Covert incest occurs when a parent or caregiver relies on a child for support that a romantic partner would typically give. Another name for it is “emotional incest.” It does not involve sexual abuse.
The word “covert” refers to the fact that this type of incest is often less noticeable and more difficult to identify than incest that involves sexual abuse.
In this article, we describe covert incest in more detail, provide examples of behavior that may indicate covert incest, and look at its impact on children and young people involved.
According to the American Psychological Association, covert incest is a type of emotional abuse. It occurs when a parent or caregiver consistently violates the normal boundaries between themselves and a child. Therapists sometimes call this emotional incest or “enmeshment.”
In an emotionally incestuous relationship, a caregiver depends on a child for support. This reverses the norms of parenthood and means that the child has to prioritize the needs of the adult.
In some cases, the adult treats the child as if they are a romantic partner. However, what makes covert incest distinct from other types is that no sexual contact is involved.
Emotional incest is also different from a parent or caregiver and child having a close relationship. In cases of covert incest, closeness results from the adult prioritizing their needs over those of the child, harming the child’s well-being.
The following examples come from anecdotal reports from people who have experienced covert incest. A parent or caregiver may be engaged in this behavior if they:
- Rely on a child for support: This may include confiding in them about their relationship problems, looking to them for comfort or reassurance, or asking the child for advice that is inappropriate for their age.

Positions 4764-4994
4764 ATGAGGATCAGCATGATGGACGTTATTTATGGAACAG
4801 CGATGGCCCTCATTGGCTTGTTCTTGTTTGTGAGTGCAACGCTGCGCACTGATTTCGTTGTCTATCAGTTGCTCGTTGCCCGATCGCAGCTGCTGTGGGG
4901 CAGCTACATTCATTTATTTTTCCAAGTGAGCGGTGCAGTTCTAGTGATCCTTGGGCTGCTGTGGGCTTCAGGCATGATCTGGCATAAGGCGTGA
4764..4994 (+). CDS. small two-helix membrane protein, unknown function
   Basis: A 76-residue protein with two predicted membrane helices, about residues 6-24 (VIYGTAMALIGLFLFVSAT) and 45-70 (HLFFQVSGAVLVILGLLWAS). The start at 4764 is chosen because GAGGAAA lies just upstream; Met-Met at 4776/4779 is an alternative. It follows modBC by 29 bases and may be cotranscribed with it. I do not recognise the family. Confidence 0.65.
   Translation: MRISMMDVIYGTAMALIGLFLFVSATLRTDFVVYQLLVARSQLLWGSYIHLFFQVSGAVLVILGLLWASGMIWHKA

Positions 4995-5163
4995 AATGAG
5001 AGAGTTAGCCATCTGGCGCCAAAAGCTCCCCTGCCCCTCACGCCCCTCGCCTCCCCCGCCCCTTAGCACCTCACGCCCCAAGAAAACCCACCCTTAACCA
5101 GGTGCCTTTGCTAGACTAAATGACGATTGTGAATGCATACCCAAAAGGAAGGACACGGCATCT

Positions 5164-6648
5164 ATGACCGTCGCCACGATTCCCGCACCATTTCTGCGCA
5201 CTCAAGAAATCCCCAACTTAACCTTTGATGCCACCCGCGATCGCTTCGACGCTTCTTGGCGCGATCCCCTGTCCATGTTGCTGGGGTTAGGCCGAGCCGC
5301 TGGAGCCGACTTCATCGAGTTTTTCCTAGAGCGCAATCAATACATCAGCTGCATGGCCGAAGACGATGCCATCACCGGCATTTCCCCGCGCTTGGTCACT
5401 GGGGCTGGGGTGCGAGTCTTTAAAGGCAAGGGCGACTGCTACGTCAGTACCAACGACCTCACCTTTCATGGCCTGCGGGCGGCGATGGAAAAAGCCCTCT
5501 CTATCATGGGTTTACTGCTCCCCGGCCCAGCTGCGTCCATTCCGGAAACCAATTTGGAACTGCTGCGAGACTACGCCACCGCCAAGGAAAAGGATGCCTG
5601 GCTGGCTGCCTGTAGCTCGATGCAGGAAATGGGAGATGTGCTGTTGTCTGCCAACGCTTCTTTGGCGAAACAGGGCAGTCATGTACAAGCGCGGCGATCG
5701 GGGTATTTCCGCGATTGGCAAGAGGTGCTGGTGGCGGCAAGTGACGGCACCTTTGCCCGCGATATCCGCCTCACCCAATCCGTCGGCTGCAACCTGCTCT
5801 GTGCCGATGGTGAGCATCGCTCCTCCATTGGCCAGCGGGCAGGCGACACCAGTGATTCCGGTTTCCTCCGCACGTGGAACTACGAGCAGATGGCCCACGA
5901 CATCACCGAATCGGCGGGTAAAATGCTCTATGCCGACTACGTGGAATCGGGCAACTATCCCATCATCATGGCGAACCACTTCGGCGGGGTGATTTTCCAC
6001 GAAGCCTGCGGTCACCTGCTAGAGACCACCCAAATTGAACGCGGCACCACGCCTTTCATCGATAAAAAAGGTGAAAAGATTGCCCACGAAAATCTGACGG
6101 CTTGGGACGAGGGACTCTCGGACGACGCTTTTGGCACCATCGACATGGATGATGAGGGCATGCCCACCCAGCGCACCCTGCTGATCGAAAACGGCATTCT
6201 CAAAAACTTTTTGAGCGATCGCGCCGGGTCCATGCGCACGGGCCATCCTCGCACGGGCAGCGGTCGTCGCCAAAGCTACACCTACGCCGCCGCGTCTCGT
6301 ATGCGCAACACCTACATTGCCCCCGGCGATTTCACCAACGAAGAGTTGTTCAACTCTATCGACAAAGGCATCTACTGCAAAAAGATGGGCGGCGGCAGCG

- Put their needs before the child’s: The caregiver may expect frequent praise and affection from the child or wish to feel that they are the most important thing in the child’s life, at the expense of the child’s other relationships.
- Invade the child’s privacy: This may involve invading the child’s personal space frequently or preventing the child from having a space of their own. The caregiver may also do things that make the child feel uncomfortable, such as ignoring the child’s wish for privacy when they are nude or being nude around the child.
- Treat the child like a romantic partner: This could involve the caregiver taking the child on dates, discussing their sexual experiences, or inappropriately commenting on the child’s body or appearance. The caregiver may also insist that the child call them names typically reserved for adult partners.
- Feel jealous of the child’s relationships: When the child becomes an adult, the parent or caregiver may become jealous of their romantic relationships. They may compete for attention, intrude, or attempt to sabotage them.
A caregiver does not have to do all of these things to engage in covert incest. A relationship is covertly incestuous if there is a consistent lack of parent-child boundaries.
Caregivers who engage in this behavior may not realize that it is harmful. The child involved may feel that the relationship is simply special or that it cannot be abusive because it does not involve sexual contact.
Health experts do not know how common covert incest is, and little research on its effects exists. However, psychologists in this field claim that the impact on their clients is similar to that of physical incest.
In his book Silently Seduced: When Parents Make Their Children Partners, psychologist Kenneth M. Adams states that covert incest can cause:
- a love-hate relationship with the caregiver
- feelings of abandonment toward other parents or caregivers who have left the household or are allowing the behavior to continue
- difficulty identifying and fulfilling personal needs because the person is so used to caring for others
- feeling inadequate and unworthy
- sexual dysfunction
- compulsive behavior or addiction
- difficulty forming lasting intimate relationships